The Philadelphia Flyers announced deeply upsetting news about Oskar Lindblom, the team’s power forward on Friday. The 23-year-old was diagnosed with Ewing’s sarcoma by leading specialists at the University of Pennsylvania, the Flyers said in an official statement.
“He will undergo further testing and evaluation next week and begin treatment immediately thereafter,” the statement from Flyers’ General Manager Chuck Fletcher read. “He is not expected to return to play for the remainder of the season. The Flyers will do everything possible to support Oskar and assist him in securing the best care available.”
Lindblom missed a game on Wednesday after suffering what was described as an upper body-injury. Flyers coach Alain Vigneault said to the Philadelphia Inquirer he “wasn’t quite sure yet” about the seriousness of his injury, and recalled winger David Kase from the AHL’s Lehigh Valley Phantoms to take his place in the line-up.
After being selected by the Flyers in the fifth round (No. 138 overall) in the 2014 NHL Draft, the Swedish hockey player signed a three-year entry-level contract with the franchise in 2017. Lindblom was at first assigned with the Phantoms, but was called up to the NHL on February 19, 2018. He recorded his first point on March 17, 2018, and scored his first goal as a Flyer the next day while the team played against the Washington Capitals. Lindblom then helped his team reach Round 1 of the Stanley Cup playoffs that year.
In 2019, Lindblom is tied with forward Travis Konceny for team leader in goals. The rising star has 57 points (30 goals and 27 assists) throughout his three seasons in the NHL thus far. He’s played in four Stanley Cup playoff games, but has not recorded a goal during the post-season.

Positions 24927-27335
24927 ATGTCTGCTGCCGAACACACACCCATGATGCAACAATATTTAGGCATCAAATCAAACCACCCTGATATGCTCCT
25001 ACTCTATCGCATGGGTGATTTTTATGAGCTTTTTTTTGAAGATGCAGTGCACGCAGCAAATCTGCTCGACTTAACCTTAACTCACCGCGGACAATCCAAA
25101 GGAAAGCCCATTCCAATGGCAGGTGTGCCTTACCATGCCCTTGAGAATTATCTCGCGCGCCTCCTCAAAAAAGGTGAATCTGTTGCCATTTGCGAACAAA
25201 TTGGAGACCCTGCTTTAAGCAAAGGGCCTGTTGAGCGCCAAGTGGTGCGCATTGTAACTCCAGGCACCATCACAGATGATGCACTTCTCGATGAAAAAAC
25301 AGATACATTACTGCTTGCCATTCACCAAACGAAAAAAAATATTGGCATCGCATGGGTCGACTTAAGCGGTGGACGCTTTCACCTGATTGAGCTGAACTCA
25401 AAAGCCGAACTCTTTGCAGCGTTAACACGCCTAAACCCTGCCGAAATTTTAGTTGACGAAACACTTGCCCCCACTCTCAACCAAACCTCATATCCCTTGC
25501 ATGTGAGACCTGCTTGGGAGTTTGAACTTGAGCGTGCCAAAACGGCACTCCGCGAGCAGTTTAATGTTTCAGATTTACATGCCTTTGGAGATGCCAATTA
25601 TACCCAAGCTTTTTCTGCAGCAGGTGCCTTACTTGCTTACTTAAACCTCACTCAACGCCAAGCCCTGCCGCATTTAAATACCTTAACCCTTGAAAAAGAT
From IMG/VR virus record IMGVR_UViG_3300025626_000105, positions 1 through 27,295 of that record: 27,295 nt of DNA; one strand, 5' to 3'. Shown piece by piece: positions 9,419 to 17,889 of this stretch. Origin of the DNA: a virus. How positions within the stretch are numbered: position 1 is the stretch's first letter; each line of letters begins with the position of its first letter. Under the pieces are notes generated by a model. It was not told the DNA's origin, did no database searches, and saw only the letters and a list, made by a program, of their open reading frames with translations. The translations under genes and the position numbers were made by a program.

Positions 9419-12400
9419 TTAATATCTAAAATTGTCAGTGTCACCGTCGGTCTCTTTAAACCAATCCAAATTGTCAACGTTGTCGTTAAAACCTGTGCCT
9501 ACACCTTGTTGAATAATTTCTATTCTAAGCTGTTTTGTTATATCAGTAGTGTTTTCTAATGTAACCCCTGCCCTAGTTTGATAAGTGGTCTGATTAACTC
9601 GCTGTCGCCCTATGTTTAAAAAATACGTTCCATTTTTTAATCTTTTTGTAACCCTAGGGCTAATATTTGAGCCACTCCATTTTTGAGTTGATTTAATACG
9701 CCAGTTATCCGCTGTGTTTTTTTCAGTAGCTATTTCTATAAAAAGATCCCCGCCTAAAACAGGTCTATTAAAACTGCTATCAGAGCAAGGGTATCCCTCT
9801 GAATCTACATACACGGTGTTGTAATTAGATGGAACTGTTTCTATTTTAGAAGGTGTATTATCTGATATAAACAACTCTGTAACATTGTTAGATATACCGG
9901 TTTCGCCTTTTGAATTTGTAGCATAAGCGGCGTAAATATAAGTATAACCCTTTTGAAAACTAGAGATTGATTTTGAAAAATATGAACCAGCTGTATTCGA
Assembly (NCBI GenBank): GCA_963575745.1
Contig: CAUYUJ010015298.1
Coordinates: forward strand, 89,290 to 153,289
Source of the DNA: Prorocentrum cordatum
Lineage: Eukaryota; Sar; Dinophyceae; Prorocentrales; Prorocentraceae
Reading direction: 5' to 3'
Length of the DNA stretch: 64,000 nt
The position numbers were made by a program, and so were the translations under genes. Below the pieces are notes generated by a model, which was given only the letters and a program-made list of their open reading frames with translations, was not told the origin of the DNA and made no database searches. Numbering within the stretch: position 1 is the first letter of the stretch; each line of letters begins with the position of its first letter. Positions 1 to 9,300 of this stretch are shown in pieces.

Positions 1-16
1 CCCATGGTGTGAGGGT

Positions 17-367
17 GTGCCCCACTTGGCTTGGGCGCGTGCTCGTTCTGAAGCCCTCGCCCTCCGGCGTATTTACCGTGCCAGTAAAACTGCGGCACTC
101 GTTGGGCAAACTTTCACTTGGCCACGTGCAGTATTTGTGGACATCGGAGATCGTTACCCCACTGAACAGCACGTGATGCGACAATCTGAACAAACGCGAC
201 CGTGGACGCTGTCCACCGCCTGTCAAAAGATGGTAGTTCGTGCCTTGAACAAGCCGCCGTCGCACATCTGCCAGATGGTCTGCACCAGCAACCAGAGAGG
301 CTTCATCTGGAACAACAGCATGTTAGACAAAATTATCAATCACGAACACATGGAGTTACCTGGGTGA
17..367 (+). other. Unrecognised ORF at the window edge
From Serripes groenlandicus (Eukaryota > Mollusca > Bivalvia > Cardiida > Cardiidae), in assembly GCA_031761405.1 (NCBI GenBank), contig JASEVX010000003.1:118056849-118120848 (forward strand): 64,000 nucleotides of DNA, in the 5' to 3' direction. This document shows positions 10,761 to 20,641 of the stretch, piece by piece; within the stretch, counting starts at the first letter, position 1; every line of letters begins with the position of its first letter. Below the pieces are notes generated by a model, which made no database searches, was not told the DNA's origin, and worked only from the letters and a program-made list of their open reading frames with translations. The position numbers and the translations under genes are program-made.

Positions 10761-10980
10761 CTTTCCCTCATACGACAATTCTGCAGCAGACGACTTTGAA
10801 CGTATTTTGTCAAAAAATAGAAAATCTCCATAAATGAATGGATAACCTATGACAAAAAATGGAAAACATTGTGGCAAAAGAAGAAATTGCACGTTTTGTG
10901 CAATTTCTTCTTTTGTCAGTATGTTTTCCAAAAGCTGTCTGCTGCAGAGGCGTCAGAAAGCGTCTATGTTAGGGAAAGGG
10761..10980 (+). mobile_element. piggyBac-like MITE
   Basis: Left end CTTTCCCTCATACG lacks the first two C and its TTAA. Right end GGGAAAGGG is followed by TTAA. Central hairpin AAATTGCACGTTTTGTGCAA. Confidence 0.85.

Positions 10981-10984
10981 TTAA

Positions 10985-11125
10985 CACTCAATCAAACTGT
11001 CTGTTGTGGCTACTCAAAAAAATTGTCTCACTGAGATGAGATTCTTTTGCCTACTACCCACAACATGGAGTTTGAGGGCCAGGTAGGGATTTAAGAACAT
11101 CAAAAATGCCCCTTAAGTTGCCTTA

This past year, Lindblom was selected to make his senior international debut with his home country of Sweden at the World Championships held in Bratislava, Slovakia.
In late November, Lindblom sported a violet jersey with the rest of his Flyers’ teammates to support cancer research. He proudly posted a photo on Instagram with the caption of a purple heart and the hashtag, “Hockey fights cancer.” There is currently no timetable for Lindblom’s return.
What Is Ewing’s Sarcoma?
As defined by the Mayo Clinic, Ewing’s sarcoma is an rare type of cancer that occurs in the bones or the soft tissue around the bones. This type of cancer often beings in the long bones of the pelvis, legs, or arms, but can occur in any bone. While it happens less often, Ewing sarcoma can also take place in the soft tissues of the arms, legs, abdomen, or other parts of the body.
While Ewing sarcoma is most common in teenagers and young adult, it can occur at any stage in life. Symptoms include pain and swelling in the affected areas, bone pain, which can worsen at night or with physical activity, unexplained tiredness, fever with no cause, unintended weight loss, or bones breaking without incident.
While there are no ways to prevent Ewing’s sarcoma, it’s neither genetic or linked to environmental issues, it can be treated depending on how early the cancer was detected. Treatment options include chemotherapy, surgery to remove the cancerous cells, which may involved removing small portions of the infected bone, or an entire limb, depending on the tumor’s size.
Patients may also opt for radiation therapy, which uses high-energy laser beams to kill cancer cells.